Bookmarks from projects I, II and III were displayed at Purdue University’s Stewart Center Gallery last spring. Sarah Bodman wrote an article, “Bookmarks: Infiltrating the Library System,” that appeared in The Art Book, v. 12, no. 1, Feb. 2005, p. 54-55 (may be available from your library). The project web sites provide the best information and views of the bookmarks as well as statements by some of the artists.
But back to the bookmarks. The range of creativity and craftsmanship is truly remarkable. As Sarah observes in her commentary, the bookmarks are made “from various media from paintings, photography, embroidery, digital print, rubber stamps, hand drawn, photocopied, folded, cut, sewn, or knitted” or “images from video stills, fake foxing, cyanotypes made in the Italian sunshine, screenprints and photocopies, to digital prints, hand embroidery and paintings.”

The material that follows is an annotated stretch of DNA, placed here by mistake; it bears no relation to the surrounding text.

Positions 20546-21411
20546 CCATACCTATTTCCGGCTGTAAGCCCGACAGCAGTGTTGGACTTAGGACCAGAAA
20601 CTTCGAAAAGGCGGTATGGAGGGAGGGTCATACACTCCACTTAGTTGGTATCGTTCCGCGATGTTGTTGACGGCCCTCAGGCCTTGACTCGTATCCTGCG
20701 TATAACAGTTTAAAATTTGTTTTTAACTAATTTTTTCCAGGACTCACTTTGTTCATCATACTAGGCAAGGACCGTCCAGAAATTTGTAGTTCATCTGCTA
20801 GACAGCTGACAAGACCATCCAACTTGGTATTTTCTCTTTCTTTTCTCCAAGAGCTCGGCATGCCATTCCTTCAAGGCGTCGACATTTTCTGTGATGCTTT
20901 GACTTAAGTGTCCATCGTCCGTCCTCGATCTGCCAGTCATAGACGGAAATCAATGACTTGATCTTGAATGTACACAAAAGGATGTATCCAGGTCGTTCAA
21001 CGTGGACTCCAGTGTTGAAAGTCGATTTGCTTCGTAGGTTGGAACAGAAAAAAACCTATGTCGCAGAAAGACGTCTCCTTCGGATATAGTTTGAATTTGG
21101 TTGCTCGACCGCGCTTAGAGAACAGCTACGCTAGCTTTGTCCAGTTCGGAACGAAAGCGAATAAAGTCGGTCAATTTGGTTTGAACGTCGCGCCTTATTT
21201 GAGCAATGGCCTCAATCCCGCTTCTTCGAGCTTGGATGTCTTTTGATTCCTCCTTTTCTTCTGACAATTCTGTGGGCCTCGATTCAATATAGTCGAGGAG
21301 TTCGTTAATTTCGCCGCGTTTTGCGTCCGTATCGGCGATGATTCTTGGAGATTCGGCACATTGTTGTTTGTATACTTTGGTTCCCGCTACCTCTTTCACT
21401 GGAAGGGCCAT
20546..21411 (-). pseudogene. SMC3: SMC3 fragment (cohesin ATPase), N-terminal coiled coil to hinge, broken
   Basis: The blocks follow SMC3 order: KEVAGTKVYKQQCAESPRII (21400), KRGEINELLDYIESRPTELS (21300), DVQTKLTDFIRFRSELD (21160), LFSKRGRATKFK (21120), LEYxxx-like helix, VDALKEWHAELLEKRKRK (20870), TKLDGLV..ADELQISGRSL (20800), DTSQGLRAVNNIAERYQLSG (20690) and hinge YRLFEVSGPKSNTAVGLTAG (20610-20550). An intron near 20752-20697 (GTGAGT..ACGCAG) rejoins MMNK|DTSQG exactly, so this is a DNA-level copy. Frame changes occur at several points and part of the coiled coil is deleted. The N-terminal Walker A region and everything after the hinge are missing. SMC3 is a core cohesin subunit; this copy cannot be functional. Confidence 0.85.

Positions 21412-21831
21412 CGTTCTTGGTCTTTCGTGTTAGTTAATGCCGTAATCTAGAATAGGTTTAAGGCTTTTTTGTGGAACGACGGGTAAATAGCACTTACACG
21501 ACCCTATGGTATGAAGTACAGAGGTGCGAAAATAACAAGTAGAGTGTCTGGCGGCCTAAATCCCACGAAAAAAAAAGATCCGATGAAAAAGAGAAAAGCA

Some artists use the typical size of about 2 x 7” as a small canvas. The usual approach is to use themes or styles from other works by the artist but translate them into a smaller space, thus introducing a new constraint (Celia Jackson, Dorothea Fleiss, Catherine Cronin, Na Rae Kim, Stephen Le Winter). Others play on the idea of reading and marking text, or wayfinding (Vikki Hill, Imi Maufe, Vicky Fullick), some literally leaving marks on books (Carinna Parraman, David Kirby). Some artists create elaborate constructions—a box, weaving of paper or fabric, intricate cutouts (Mette Ambeck, Deb Rindl, Emily Burnett). Another theme plays on the idea of items left behind, using tickets, maps, or other found objects to create the bookmark (Marian Cronin, Suda Perera, Georgina Littlejohn, Mr. Smith, Giles Goodland). Artists who were especially ambitious created mini-books or a series of unique bookmarks on a theme (Kyoko Tachibana, Lucy May Schofield, Nicola Dale, ArtGoes). Other artists invited interaction with those taking the bookmarks. Colleen Tully numbered each bookmark which was part of a complete picture. You could log on to a web site and enter the number of your bookmark to help complete the picture. Kristin Mountjoy invites those who take her ”armchair traveler” bookmark to send them back to her with stories about their lives and culture which she plans to turn into an artist’s book.